Published : 2014-03-27 20:58
Updated : 2014-03-27 20:58
A South Korean naval ship fired warning shots Thursday to chase away a North Korean fishing boat intruding into southern waters across the disputed Yellow Sea border, military officials said.
The vessel sailed a nautical mile into the southern side of the sea boundary at 5:26 pm (0826 GMT), prompting a South Korean patrol ship to take action, the South's defence ministry said.
"Our side fired warning shots as the North Korean vessel ignored repeated warnings to retreat," a ministry spokesman told AFP.
"The vessel is now slowly sailing back into northern waters," he said.
It was not known whether the incursion was accidental, but the spokesman said a tough response from South Korea was inevitable give the high tensions along the disputed sea boundary.
The maritime border, which Pyongyang does not officially recognize, was the scene of brief but bloody naval clashes in 1999, 2002 and 2009.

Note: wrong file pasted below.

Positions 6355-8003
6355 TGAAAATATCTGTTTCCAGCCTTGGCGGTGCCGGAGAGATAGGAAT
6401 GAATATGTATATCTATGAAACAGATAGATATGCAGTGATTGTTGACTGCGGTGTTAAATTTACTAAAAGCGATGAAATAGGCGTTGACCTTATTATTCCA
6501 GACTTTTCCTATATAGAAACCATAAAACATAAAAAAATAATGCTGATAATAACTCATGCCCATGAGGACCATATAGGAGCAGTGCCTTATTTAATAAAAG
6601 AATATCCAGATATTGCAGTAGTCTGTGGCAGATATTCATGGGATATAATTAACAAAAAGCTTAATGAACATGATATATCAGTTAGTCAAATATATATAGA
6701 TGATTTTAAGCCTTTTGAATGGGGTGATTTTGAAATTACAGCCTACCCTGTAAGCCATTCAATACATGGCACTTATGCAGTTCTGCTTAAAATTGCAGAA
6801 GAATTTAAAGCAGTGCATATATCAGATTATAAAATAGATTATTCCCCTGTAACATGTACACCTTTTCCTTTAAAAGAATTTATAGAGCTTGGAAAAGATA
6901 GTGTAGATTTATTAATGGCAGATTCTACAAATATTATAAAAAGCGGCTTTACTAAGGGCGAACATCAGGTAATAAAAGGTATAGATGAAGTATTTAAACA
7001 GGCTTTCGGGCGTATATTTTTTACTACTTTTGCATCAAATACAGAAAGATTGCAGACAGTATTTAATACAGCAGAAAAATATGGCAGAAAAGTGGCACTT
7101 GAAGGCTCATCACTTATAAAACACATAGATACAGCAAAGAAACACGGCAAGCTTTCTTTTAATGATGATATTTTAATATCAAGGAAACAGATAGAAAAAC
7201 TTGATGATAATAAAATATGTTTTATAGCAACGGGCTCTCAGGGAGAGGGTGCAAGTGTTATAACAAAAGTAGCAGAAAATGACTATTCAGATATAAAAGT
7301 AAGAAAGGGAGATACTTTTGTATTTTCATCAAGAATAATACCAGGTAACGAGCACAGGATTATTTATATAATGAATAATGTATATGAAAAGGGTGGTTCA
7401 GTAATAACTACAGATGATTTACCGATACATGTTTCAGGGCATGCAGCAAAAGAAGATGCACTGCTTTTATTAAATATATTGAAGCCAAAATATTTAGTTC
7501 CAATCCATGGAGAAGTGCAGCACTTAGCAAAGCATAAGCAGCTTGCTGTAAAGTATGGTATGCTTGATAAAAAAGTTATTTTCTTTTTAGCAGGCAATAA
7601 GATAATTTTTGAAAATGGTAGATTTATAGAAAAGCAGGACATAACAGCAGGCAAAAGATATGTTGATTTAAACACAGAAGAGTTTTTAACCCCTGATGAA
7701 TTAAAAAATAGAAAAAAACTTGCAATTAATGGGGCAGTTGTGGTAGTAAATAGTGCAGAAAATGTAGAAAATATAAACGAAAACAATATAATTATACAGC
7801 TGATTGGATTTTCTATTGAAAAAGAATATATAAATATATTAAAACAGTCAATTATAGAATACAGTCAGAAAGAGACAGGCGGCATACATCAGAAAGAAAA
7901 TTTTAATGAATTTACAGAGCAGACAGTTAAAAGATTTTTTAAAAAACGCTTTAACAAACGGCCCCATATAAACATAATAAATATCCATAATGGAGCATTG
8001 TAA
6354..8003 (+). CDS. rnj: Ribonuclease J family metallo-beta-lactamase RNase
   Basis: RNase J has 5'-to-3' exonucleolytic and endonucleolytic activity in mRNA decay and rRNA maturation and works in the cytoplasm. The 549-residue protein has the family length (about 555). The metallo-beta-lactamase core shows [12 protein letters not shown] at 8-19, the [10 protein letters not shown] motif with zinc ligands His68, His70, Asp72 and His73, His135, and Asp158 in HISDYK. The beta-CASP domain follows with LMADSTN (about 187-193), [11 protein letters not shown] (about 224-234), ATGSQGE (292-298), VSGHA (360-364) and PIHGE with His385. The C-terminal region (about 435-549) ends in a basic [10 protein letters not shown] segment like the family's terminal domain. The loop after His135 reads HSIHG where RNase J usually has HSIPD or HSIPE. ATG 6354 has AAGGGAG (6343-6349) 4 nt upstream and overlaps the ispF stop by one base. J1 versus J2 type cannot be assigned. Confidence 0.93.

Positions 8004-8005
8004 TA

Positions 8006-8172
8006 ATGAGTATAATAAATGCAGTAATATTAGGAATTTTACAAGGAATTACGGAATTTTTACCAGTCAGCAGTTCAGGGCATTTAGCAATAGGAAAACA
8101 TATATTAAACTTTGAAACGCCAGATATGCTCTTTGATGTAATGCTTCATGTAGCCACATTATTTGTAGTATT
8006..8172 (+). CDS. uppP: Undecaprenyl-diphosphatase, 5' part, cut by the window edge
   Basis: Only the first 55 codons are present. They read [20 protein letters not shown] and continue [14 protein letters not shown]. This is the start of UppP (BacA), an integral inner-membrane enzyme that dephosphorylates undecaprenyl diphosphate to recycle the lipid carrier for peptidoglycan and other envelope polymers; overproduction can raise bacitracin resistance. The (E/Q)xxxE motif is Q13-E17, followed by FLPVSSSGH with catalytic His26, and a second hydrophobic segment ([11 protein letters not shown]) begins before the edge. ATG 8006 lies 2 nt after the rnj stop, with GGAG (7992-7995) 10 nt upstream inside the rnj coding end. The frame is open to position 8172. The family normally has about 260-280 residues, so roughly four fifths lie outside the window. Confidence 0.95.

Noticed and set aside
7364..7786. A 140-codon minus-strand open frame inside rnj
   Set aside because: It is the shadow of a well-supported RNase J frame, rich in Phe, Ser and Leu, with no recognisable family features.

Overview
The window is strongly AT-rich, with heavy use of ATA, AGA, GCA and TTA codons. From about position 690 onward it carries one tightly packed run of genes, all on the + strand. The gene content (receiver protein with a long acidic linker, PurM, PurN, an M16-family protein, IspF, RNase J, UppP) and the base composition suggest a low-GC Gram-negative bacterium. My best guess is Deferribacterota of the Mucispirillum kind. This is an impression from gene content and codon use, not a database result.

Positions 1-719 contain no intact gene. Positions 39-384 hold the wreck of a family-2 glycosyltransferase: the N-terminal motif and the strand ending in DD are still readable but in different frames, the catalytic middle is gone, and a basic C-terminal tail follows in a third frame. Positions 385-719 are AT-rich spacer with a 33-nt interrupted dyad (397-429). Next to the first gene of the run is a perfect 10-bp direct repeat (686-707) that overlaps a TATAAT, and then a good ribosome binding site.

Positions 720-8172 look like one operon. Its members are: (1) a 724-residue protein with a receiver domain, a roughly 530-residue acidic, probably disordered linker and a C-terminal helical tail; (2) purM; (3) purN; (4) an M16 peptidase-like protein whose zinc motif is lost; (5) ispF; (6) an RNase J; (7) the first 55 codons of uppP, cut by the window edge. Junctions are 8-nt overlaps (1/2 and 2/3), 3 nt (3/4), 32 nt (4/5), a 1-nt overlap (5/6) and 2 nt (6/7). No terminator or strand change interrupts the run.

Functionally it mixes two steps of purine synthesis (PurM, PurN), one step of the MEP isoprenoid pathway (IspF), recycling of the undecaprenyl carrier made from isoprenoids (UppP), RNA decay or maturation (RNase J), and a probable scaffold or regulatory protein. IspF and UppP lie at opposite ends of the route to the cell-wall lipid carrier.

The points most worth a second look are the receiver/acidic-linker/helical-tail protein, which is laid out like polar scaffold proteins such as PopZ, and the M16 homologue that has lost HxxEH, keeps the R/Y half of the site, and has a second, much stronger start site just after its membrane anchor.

North Korean incursions over the maritime border are not unusual.
A North Korean patrol boat violated the sea boundary on February 25 at the start of South Korea-US military drills, and retreated after warnings from the South Korean navy.
Thursday's incursion came after nearly 15,000 South Korean and US troops kicked off a 12-day amphibious landing drill, the largest for two decades.
The joint military exercise is taking place off the country's south eastern coast. It will last until April 7 and involve around 10,000 US troops.
North Korea views such exercises as provocative rehearsals for invasion and there is a risk they could further fuel already simmering military tensions.
Pyongyang has carried out a series of rocket and short-range missile launches in recent weeks, sparking condemnation from Seoul and Washington.
On Wednesday, it upped the ante by test-firing two mid-range ballistic missiles capable of striking Japan.
United Nations resolutions prohibit North Korea from conducting ballistic missile tests and the UN Security Council was set to hold closed-door consultations Thursday to discuss a possible condemnation of the latest missile launches. (AFP)